The PPP is not directly appealing to the general public through a popular, progressive and radical agenda, which was the bane of the party when it was the most popular political entity in the country. Today, the party does not stand for any socialist slogan that had distinguished it from other traditional parties in the 1970s. In the 1980s, the party stood for the restoration of democracy and earned an image of people’s power against the military’s dictatorial rule. Though Benazir’s support dwindled in Punjab, she continued to draw backing from a section of the population who viewed her as a liberal, social democratic and moderate politician as compared to the conservative Nawaz Sharif.
A major fact that is believed to have led to the sharp decline of the party’s status in Punjab after Asif Zardari seized its reins is the common perception about the corrupt practices of its leadership and the cycle of bad governance during its past tenure between 2008 and 2013. The people in Punjab still have memories of the PPP’s rule during which they suffered power outages of between 16 and 20 hours every day. No major development project was initiated during this period. In the 2013 elections, slogans championing the cause of democracy and civilian rule were no longer relevant and the party completely lost support in Punjab.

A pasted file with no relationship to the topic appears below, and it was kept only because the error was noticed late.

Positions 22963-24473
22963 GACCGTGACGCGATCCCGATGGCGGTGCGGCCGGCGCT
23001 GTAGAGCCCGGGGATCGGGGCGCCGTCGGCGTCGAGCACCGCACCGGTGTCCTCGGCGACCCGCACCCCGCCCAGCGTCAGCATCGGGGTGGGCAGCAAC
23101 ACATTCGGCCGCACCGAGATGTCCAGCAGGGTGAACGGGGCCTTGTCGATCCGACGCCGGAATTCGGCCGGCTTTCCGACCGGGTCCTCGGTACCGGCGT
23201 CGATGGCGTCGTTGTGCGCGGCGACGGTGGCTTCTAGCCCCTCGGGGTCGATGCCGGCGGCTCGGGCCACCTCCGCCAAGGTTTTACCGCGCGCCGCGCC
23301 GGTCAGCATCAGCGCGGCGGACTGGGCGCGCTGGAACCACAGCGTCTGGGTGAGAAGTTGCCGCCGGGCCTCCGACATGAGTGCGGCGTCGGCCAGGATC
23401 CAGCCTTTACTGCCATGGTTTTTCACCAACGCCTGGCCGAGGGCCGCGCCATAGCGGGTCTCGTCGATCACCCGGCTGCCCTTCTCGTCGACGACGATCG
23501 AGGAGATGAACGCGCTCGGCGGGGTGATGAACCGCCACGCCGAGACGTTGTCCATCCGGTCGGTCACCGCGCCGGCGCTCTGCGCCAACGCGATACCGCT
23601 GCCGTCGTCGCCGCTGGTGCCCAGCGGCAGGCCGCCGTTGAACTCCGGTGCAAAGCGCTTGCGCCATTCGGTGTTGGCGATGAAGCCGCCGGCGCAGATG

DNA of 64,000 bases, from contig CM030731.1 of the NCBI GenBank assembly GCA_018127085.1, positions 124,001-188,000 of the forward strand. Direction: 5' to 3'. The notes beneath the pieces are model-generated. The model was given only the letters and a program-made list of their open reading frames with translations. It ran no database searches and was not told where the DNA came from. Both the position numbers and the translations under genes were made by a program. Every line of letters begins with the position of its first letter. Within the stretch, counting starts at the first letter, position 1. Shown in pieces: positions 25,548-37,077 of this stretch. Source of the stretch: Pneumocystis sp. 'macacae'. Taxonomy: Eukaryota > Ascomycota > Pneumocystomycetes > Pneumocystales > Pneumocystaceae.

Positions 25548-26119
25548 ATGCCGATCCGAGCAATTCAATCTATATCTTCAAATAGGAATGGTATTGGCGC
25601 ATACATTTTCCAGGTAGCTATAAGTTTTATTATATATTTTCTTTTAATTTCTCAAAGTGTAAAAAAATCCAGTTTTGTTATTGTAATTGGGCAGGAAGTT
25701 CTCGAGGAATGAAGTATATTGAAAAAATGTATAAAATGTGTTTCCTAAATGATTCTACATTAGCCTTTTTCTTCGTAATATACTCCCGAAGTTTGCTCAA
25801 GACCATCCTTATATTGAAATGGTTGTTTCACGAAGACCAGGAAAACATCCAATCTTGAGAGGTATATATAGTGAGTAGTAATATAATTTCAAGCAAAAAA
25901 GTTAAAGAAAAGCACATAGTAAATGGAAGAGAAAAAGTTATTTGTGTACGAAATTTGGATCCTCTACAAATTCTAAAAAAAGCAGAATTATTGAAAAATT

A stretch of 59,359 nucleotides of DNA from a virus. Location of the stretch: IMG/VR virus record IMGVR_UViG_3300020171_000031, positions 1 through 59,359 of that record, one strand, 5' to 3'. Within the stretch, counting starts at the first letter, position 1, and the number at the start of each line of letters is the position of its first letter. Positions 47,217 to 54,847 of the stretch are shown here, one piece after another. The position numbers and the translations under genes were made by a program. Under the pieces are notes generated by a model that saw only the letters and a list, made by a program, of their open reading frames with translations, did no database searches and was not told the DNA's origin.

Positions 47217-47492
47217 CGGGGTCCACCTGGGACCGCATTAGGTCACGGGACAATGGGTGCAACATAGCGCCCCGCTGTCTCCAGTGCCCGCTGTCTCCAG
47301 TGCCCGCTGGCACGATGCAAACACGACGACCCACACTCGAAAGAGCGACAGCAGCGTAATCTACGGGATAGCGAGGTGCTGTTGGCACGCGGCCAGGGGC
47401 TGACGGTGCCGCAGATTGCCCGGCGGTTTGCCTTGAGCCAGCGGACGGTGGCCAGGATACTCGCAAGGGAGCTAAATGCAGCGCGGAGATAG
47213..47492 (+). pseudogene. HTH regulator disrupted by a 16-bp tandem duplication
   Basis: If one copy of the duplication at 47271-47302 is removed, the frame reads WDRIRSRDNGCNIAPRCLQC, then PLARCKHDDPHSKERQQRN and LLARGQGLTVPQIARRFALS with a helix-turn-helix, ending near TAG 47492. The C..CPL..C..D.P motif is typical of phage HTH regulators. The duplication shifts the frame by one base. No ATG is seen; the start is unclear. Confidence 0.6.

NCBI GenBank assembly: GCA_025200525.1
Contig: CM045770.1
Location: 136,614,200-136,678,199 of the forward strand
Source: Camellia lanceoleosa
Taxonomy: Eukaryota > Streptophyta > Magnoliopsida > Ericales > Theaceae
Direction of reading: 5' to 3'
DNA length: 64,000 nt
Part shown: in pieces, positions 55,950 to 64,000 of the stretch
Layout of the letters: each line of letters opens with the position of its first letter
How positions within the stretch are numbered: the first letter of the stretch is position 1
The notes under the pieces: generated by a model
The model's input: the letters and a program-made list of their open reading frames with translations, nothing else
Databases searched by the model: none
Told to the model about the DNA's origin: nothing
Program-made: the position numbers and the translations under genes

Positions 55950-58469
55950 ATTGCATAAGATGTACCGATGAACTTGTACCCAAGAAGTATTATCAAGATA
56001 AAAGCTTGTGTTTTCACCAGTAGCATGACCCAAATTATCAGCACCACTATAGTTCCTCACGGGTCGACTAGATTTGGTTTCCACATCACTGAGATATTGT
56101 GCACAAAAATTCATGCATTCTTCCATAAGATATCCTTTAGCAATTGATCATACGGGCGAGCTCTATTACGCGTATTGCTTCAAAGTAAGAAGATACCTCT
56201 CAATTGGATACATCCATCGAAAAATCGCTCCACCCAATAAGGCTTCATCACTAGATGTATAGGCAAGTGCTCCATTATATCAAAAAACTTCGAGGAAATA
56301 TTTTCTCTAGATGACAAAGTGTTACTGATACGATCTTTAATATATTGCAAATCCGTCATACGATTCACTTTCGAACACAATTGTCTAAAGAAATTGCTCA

As for now, the PPP has little to show off except a young Bilawal Bhutto Zardari. Otherwise, despite being in power in Sindh for the last ten years, the PPP has no worthwhile achievement to its credit. Instead, it carries the blemish of creating a mess of civic amenities in Karachi. The scenes of trash-filled streets of the provincial capital and the stories of its leaders’ alleged involvement in corruption have further spoiled the party’s image among the urban middle class.
The chances of the PPP’s renewal in Punjab could increase if Bilawal alone led the show while Asif Zardari and the old, discredited party leaders took the back seat or at least restrict themselves to other provinces. Bilawal holds promise in Punjab – especially for the low-income population which has been ignored by both the PML-N and the PTI – but a well-entrenched, unfavourable perception about the PPP leadership is likely to remain a drag for him.
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13 November, 2019